Commercial growth questioned

Council will discuss tools to control expansion at tonight's meeting

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— Local business owners will join the Steamboat Springs City Council tonight for a discussion about commercial growth.

At the request of Councilman Bud Romberg, the council will talk about the danger of empty downtown storefronts, the role of franchise and formula businesses and what tools exist to control commercial growth.

Local business owners will join the Steamboat Springs City Council tonight for a discussion about commercial growth.

Representatives from the Mountain Business Association, the Downtown Business Association and the Steamboat Springs Chamber Resort Association have been invited to the discussion.

Those groups, Romberg hopes, will bring perspective to an issue that he said needs to be addressed.

"This discussion should not be done in a vacuum," Romberg said.

Since this summer, Romberg has raised the question of limiting commercial growth, asking "when is enough, enough?"

The question was partially spurred by an application that came before the city for a gas station, liquor store, convenience store and car wash at the east entrance of town just off of U.S. Highway 40.

Questions were also raised this summer over the South Village development, which proposed a 27,000-square-foot anchor store in a nine-acre commercial site along the Highway 40 corridor. Gart Sports, which has more than 20 stores in Colorado and more than 60 in nine northwestern states, has been mentioned as a possible tenant for the anchor store.

"What is it that will be best for this community so that it retains the flavor the people of the community want it to have?" Romberg asked.

Romberg has broached controlling commercial growth during informal council members' reports, and in February the council agreed to make it an official agenda item at today's meeting.

Romberg and City Manager Paul Hughes came up with a list of 10 questions to start the discussion. Those questions ask if the city should allow the free market to control all commercial growth, if the city should recruit business to the community, what part should the city play in controlling the types or numbers of businesses in town and what laws or regulations are out there to help the city control growth.

"I don't know if it is the right time or wrong time in terms of the downturn in the economy, but it is a discussion ... that needs to take place," Romberg said.

City Planner Tim McHarg said the planning department did not receive the questions in time to do research. He also said the discussion on commercial growth is one that would be well suited under the Steamboat Springs Area Community Plan Update.

As part of the process to update the community plan, more than 100 volunteers have formed 10 working groups to focus on different parts of the community. McHarg said the discussion of commercial growth has come up in the economic working group and could still be included in the process.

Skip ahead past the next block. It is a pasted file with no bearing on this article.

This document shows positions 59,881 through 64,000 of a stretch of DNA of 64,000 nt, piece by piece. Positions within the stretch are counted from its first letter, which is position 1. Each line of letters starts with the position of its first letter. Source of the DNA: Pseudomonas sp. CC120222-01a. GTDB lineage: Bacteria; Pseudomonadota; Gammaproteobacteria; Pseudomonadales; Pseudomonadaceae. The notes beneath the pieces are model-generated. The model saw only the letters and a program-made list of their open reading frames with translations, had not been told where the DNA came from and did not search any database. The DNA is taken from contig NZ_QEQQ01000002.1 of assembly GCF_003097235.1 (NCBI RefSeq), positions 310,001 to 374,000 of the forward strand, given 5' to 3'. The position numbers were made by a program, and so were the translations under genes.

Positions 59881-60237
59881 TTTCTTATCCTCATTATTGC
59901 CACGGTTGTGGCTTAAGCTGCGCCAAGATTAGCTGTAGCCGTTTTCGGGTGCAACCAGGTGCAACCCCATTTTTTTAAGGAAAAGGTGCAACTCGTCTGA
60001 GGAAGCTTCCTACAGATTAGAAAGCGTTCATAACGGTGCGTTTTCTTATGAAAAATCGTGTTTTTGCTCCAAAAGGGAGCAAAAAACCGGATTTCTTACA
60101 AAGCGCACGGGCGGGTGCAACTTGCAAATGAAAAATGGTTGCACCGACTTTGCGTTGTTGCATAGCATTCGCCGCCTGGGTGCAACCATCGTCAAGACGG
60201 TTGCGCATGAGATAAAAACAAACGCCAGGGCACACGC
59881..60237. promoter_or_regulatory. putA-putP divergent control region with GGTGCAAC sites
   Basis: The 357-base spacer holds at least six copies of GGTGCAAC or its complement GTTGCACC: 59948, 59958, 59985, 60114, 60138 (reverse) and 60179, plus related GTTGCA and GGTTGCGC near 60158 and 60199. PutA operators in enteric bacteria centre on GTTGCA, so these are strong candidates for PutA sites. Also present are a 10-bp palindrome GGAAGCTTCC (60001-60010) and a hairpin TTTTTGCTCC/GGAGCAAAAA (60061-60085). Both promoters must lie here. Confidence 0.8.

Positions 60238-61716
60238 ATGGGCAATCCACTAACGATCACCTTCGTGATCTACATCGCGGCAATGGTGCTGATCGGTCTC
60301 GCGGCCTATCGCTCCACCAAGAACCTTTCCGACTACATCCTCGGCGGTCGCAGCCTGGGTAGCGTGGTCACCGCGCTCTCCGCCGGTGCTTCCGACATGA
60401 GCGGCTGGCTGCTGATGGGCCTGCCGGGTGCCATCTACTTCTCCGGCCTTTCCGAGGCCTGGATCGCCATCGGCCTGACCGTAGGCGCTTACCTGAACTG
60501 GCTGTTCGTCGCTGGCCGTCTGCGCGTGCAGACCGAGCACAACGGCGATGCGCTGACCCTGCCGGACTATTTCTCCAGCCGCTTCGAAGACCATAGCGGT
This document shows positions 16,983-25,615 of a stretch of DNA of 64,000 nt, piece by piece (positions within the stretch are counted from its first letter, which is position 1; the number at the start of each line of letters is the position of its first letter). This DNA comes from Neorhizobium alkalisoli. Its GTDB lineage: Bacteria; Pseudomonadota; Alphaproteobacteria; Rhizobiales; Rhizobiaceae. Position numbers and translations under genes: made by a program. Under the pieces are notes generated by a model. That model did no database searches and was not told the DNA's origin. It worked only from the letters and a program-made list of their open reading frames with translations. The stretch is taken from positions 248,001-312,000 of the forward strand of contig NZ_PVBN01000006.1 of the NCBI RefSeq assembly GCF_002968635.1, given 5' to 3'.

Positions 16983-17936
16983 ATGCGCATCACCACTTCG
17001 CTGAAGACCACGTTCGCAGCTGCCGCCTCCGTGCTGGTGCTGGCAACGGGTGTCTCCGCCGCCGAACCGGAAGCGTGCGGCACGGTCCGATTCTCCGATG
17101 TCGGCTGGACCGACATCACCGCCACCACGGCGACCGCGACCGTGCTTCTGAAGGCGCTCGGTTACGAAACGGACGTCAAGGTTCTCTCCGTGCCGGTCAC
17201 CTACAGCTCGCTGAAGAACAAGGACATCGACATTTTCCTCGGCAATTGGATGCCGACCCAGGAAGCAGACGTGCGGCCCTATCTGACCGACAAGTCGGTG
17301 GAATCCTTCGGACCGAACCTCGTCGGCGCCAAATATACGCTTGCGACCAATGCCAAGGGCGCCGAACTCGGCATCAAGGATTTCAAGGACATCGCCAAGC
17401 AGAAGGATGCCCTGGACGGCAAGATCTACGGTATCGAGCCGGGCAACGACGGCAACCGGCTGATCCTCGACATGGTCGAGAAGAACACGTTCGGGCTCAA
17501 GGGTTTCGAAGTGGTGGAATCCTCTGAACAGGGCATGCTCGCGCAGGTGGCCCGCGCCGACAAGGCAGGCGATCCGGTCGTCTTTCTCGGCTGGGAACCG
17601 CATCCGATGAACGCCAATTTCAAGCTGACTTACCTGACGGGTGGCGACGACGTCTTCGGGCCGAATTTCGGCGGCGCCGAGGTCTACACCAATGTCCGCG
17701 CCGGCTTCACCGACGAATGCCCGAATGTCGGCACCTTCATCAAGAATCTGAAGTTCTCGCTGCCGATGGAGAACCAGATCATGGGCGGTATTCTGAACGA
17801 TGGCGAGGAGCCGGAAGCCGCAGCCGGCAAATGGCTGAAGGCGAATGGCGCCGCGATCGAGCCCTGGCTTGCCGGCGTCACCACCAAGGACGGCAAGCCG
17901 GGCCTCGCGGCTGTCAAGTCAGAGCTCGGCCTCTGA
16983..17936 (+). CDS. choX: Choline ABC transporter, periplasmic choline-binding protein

--o reach Christine Metz call 871-4229

or e-mail cmetz@steamboatpilot.com

At the request of Councilman Bud Romberg, the council will talk about the danger of empty downtown storefronts, the role of franchise and formula businesses and what tools exist to control commercial growth.

Representatives from the Mountain Business Association, the Downtown Business Association and the Steamboat Springs Chamber Resort Association have been invited to the discussion.

Those groups, Romberg hopes, will bring perspective to an issue that he said needs to be addressed.

"This discussion should not be done in a vacuum," Romberg said.

Since this summer, Romberg has raised the question of limiting commercial growth, asking "when is enough, enough?"

The question was partially spurred by an application that came before the city for a gas station, liquor store, convenience store and car wash at the east entrance of town just off of U.S. Highway 40.

Questions were also raised this summer over the South Village development, which proposed a 27,000-square-foot anchor store in a nine-acre commercial site along the Highway 40 corridor. Gart Sports, which has more than 20 stores in Colorado and more than 60 in nine northwestern states, has been mentioned as a possible tenant for the anchor store.

"What is it that will be best for this community so that it retains the flavor the people of the community want it to have?" Romberg asked.

Romberg has broached controlling commercial growth during informal council members' reports, and in February the council agreed to make it an official agenda item at today's meeting.

Romberg and City Manager Paul Hughes came up with a list of 10 questions to start the discussion. Those questions ask if the city should allow the free market to control all commercial growth, if the city should recruit business to the community, what part should the city play in controlling the types or numbers of businesses in town and what laws or regulations are out there to help the city control growth.

"I don't know if it is the right time or wrong time in terms of the downturn in the economy, but it is a discussion ... that needs to take place," Romberg said.

City Planner Tim McHarg said the planning department did not receive the questions in time to do research. He also said the discussion on commercial growth is one that would be well suited under the Steamboat Springs Area Community Plan Update.

As part of the process to update the community plan, more than 100 volunteers have formed 10 working groups to focus on different parts of the community. McHarg said the discussion of commercial growth has come up in the economic working group and could still be included in the process.

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